A PLAN to address the health and wellbeing of Malvern residents has been produced by the district council for the first time in a decade.
The three-year strategy was approved by the Overview and Scrutiny committee last Tuesday (November 12).
The 30 page document has been in the works since April when responsibility for public health shifted from the NHS to local authorities.
It shows the town’s population has a much higher proportion of elderly people than the rest of England – 24 per cent compared to 16 per cent – and the district’s percentage of detached homes was almost double that of the national average – 43 per cent to 22.
The two factors are seen as leading causes to Malvern’s health issues.
The rate of people with prostate cancer in the town is worse than the national average while the number of deaths from stroke has been declared ‘much worse’.
The plan is based on the four county-wide health prioritises – mental health, obesity, alcohol and an ageing population – and sets out what services are in place to tackle each issue.
It also establishes actions to be achieved by 2016 which includes supporting 135 over 50s through a befriending scheme and holding an annual showcase event which will provide information to around 400 elderly residents.
More than 30 grants will be awarded to promote independent living and the Citizens Advice Bureau will support 400 volunteers.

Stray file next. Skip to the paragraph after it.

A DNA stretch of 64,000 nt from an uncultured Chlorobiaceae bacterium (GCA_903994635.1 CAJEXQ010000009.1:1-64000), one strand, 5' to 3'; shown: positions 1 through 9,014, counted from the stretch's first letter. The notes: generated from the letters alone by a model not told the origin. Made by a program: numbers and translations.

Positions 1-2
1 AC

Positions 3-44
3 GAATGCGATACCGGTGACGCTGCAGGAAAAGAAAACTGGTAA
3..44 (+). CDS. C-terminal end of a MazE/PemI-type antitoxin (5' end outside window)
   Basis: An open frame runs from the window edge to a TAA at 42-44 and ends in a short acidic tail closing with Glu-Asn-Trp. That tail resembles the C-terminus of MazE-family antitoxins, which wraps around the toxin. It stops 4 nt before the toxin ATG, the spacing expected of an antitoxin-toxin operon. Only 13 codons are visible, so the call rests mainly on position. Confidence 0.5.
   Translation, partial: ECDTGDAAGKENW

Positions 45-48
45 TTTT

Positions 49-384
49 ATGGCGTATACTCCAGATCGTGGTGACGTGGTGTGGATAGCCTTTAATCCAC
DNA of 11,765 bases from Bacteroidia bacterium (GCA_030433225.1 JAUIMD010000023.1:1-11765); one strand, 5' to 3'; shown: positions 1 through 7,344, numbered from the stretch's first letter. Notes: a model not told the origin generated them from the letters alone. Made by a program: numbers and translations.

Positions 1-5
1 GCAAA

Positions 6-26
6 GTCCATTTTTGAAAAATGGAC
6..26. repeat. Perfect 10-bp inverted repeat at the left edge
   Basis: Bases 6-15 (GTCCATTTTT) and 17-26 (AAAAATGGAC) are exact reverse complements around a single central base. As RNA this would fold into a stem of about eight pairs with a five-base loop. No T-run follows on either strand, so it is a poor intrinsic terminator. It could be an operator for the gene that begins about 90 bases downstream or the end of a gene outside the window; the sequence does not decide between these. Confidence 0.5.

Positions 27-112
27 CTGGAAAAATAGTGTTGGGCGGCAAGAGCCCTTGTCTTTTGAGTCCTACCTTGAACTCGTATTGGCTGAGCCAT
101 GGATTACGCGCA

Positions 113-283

In terms of mental health around 120 residents will receive health chats training and physical activity will be promoted as key element to wellbeing.
A forum will also be set up to provide more volunteering opportunities throughout the town.
A community food worker will be appointed to get 200 Pickersleigh residents to eat healthily and access to sport and leisure throughout the district will be prioritised.
Five businesses a year will also receive support to ensure wellbeing in workforces.
Several schemes will be introduced to tackle alcohol abuse including establishing a network of ‘recovery champions’, providing alcohol free activities and spaces as well as marketing campaigns to raise awareness and encourage safe drinking.
Coun John Raine said it was ‘questionable’ that the plan was based on county-wide priorities and stated it did a good job of stating what programmes were in place while ignoring where there were gaps in services.
Coun Tom Wells, responsible for partnership development and health and wellbeing, has worked on the plan and admitted it was ‘unambitious’ but deliverable.
He said the document had a short shelf life and the next plan would be more expansive and focused on Malvern specific needs.
“This is a good start but no more than that. It’s not going revolutionise everything.
“From a standing start six months ago we haven’t done too bad and I am immensely proud of this.
“Its not just a load of strategies, in the past I couldn’t tell if we’d achieved anything, but this has quite clear outcomes.”